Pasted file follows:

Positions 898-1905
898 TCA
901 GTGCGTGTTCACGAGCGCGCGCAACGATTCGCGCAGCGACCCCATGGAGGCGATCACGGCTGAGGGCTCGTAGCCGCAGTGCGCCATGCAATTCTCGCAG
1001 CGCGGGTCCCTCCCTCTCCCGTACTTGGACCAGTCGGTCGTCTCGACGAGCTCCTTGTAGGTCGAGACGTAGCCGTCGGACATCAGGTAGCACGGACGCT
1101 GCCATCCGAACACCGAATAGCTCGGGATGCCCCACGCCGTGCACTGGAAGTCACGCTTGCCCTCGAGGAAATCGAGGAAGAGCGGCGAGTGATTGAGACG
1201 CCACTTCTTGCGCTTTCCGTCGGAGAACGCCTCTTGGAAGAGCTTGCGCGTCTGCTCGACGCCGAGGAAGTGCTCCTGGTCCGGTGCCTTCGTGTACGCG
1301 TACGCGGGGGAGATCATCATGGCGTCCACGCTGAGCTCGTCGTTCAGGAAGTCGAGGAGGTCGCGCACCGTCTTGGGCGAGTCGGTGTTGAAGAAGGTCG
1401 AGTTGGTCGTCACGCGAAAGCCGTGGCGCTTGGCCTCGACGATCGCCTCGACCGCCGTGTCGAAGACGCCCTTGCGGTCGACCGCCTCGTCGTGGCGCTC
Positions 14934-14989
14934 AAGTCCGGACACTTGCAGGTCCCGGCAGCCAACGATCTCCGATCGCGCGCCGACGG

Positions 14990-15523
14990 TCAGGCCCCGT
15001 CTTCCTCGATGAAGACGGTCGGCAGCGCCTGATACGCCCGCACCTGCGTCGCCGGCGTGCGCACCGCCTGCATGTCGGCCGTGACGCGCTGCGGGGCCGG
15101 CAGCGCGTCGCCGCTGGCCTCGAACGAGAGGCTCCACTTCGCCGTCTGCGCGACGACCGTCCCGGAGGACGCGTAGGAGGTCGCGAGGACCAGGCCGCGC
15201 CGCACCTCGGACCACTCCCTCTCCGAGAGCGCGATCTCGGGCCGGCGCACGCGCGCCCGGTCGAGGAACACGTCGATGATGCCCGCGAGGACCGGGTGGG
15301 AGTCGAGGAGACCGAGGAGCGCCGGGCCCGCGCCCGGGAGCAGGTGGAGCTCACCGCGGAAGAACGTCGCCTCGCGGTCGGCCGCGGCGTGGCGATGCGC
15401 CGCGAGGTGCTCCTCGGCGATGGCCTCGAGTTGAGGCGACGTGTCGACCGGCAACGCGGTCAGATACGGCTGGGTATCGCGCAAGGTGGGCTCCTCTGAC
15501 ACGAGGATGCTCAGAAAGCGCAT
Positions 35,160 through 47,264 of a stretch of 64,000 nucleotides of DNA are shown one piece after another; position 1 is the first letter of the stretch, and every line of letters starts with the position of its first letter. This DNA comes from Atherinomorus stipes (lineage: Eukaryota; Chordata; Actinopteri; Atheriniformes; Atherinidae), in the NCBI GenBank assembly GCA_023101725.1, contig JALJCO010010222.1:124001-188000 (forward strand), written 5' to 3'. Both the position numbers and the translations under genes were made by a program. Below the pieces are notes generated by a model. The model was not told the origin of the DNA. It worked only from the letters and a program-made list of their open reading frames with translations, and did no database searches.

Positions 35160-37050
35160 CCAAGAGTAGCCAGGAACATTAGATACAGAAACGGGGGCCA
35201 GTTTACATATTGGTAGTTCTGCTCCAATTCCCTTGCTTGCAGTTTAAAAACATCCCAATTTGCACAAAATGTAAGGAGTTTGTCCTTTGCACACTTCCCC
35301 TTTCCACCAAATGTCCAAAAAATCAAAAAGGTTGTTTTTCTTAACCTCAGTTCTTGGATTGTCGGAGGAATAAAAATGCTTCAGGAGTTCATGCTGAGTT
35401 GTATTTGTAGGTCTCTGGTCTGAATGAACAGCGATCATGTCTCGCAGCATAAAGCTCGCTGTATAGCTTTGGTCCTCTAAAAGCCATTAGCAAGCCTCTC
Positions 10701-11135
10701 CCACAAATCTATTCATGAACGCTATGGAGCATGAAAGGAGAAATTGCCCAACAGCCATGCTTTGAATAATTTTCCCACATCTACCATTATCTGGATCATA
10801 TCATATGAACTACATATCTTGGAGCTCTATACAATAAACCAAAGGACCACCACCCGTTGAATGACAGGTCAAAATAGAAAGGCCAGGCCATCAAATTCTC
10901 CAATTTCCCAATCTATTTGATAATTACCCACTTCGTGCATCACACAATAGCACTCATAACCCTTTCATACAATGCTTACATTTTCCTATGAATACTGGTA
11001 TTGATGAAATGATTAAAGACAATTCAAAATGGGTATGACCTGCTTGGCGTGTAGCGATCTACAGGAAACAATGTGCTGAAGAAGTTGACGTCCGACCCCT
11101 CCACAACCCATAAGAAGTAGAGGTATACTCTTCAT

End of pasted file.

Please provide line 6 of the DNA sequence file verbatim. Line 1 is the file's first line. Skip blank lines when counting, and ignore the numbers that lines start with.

1201 CCACTTCTTGCGCTTTCCGTCGGAGAACGCCTCTTGGAAGAGCTTGCGCGTCTGCTCGACGCCGAGGAAGTGCTCCTGGTCCGGTGCCTTCGTGTACGCG